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New and improved specialised scanner seeing more patients than ever at Singleton Hospital

Image shows a group of people standing either side of a medical scanner

A highly specialised scanner used to diagnose cancer and other conditions is seeing more patients than ever at Swansea’s Singleton Hospital.

The mobile PET-CT scanner service was introduced there in 2020 and meant people from Swansea Bay and further west no longer had to travel to Cardiff to be scanned.

Now, less than four years later, InHealth, the private healthcare company that provides the service on behalf of the NHS, has replaced the existing scanner with a new and more sophisticated version.

Above: The new PET-CT scanner is officially opened

And with the number of patients increasing year-on-year, there are longer-term plans to establish a static PET-CT scanner within the hospital building, which will bring further benefits.

Image shows two people cutting a ribbon in front of a medical scanning machine. Professor Neil Hartman, Head of Nuclear Medicine, said there was previously no PET-CT scanning capability this side of Cardiff, meaning patients from Swansea Bay and West Wales had to travel to the capital.

That was until the mobile scanner, located in a large unit immediately outside the hospital, opened in July 2020.

Pictured: Swansea Bay radiologist Dr Victoria Trainer and InHealth Chief Executive Officer Geoff Searle cut the ribbon at the launch event

“We expected to see around 1,200 patients during the first year,” said Professor Hartman.

“We have been very busy since then and we are now scanning roughly 2,000 patients a year, with the PET-CT scanner available for use three days a week – Monday, Tuesday and Wednesday – instead of the original two days.

“Demand is rising by around 20 per cent a year. But new uses for PET are also being approved every year so that takes it closer to 30 per cent.”

A PET-CT scan combines CT (computed tomography) and PET (positron emission tomography) scans.

The CT scan takes X-rays of the body to create a 3D anatomical picture. The PET scan involves injecting a radioactive drug and then scanning its location within the patient’s body.

This shows up areas where cells are consuming more glucose than normal. It can reveal cancer and some other diseases which may not show up on other types of scans.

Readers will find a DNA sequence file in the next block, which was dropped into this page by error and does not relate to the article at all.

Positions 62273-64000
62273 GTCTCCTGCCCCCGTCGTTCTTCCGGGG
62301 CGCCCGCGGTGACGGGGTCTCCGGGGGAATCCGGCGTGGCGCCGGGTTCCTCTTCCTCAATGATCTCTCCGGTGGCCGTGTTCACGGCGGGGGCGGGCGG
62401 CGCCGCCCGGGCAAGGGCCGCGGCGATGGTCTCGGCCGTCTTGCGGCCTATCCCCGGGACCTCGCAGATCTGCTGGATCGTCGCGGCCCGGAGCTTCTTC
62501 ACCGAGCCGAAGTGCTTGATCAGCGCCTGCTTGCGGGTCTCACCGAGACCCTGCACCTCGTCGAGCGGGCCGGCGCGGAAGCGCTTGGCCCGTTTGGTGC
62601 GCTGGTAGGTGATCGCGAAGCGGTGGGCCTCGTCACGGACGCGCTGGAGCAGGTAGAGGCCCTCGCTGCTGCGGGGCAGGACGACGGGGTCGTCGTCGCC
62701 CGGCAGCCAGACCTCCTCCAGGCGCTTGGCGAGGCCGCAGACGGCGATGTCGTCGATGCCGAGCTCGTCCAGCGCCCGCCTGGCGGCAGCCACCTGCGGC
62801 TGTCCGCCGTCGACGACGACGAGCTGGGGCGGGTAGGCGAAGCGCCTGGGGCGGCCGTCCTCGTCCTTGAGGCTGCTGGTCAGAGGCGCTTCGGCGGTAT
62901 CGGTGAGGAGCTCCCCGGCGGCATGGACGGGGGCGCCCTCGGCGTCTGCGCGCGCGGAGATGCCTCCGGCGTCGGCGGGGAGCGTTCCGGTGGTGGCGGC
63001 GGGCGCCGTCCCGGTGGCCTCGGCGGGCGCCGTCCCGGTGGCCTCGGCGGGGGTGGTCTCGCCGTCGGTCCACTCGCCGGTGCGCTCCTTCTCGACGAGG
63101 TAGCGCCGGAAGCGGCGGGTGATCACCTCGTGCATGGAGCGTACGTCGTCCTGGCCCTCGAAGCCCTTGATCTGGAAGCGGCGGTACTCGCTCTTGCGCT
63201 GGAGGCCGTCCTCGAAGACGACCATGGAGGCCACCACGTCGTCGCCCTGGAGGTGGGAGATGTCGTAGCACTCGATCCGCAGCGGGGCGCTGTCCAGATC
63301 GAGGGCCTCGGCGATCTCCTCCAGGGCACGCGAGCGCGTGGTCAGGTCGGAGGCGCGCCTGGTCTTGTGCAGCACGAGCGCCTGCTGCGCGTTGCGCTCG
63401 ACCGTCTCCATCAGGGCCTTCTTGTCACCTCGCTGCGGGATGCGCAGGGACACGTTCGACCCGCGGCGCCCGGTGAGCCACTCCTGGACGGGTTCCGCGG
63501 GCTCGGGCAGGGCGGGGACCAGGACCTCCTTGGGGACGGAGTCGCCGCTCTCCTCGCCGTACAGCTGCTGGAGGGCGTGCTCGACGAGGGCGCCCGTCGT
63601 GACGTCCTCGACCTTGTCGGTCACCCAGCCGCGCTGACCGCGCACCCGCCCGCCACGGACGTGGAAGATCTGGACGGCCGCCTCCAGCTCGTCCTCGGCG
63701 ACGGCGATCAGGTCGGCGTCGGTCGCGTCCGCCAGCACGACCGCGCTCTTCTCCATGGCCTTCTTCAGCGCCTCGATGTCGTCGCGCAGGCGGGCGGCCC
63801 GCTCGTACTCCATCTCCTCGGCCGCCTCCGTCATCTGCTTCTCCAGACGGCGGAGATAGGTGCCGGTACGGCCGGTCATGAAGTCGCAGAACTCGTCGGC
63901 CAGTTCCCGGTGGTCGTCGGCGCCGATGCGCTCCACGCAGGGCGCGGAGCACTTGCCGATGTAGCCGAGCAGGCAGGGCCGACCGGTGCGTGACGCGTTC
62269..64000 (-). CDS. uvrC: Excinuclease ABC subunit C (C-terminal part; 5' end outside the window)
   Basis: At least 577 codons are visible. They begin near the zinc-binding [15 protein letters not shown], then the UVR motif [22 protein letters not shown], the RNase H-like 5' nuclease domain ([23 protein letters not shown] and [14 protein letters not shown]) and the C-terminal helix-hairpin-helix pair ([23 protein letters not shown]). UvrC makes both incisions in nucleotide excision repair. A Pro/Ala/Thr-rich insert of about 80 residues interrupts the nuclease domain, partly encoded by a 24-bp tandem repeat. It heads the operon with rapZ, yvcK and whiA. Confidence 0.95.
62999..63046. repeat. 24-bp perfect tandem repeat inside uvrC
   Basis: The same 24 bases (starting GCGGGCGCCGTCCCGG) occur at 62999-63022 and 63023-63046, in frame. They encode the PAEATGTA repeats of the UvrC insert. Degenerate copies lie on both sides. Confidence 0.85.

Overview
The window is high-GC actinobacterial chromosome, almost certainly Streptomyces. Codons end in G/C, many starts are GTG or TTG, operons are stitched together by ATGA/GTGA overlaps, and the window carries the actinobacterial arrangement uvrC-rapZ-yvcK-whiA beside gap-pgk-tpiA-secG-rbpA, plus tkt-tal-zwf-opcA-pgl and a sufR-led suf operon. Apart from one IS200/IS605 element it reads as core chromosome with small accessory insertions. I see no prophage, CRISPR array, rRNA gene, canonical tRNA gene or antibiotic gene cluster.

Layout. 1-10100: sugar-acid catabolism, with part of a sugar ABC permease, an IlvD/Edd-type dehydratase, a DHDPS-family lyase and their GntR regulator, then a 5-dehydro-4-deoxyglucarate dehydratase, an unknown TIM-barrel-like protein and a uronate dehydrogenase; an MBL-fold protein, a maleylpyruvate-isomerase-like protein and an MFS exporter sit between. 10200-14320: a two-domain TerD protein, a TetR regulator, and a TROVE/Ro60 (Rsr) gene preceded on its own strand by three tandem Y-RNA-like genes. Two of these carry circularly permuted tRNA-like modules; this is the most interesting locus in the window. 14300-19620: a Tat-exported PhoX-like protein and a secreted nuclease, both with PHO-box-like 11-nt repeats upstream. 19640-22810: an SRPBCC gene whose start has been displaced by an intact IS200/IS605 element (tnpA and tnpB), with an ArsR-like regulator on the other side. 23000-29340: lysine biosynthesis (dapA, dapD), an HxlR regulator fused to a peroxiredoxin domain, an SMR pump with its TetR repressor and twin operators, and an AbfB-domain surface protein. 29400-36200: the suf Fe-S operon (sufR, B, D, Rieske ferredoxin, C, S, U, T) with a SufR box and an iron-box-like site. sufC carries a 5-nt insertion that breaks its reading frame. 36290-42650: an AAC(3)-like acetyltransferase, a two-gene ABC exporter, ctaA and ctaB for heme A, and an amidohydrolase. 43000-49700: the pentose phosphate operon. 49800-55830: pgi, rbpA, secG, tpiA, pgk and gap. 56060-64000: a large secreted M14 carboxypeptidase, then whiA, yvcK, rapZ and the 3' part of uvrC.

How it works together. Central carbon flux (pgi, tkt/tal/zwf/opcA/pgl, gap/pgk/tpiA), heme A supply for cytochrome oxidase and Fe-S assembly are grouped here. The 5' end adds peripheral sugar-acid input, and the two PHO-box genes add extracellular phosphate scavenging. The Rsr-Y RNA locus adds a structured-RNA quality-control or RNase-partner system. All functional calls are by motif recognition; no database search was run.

Its accuracy means it can diagnose cancer, find out how big a cancer is and whether it has spread. 

It can also show how well a cancer has responded to treatment, whether it has come back, and if so, exactly where it is.

Additionally, PET-CT scans can identify other diseases which may not show up on other types of scans such as dementia and myocardial disease.

The service at Singleton is funded by the Welsh Health Specialist Services Committee (WHSSC), which ensures fair access to a full range of specialist services for the population of Wales.

The scanner is used predominantly for cancer, along with pyrexia of unknown origin, a persistent fever lasting for more than three weeks with no identified cause, as well as dementia and cardiac conditions.

Professor Hartman said the health board had a long-standing and valued relationship with InHealth.

“We would not usually expect a scanner to be replaced for seven to 10 years but we are extremely fortunate that InHealth offered the new version to us to reflect that relationship,” he added.

Image shows a mobile scanner unit outside a hospital building Among the benefits of the upgraded mobile unit (left), which includes the very latest PET-CT scanner, is a large and open design, supporting patients who may be claustrophobic, with visual displays in the ceiling.

There are individual patient uptake bays to support privacy and confidentiality, along with a TV in each bay.

There are also two lifts for patients with a range of mobilities and for in-patients who need to be brought in by stretcher.

While these benefits are undoubtedly welcome, Professor Hartman said a priority shared by Swansea Bay, WHSSC and the Welsh Government was for a static PET-CT scanner to be established within the hospital.

“A static PET-CT centre typically has more uptake rooms, so you can increase the patient throughput,” he said. “You could do radiotherapy planning with lasers, which you cannot do on a mobile scanner.

“You can do paediatrics, general anaesthesia patients and cardiac PET studies on a static scanner, none of which are possible on a mobile scanner. So there are lots of benefits and we are developing our plans to hopefully have this introduced in the next few years.”

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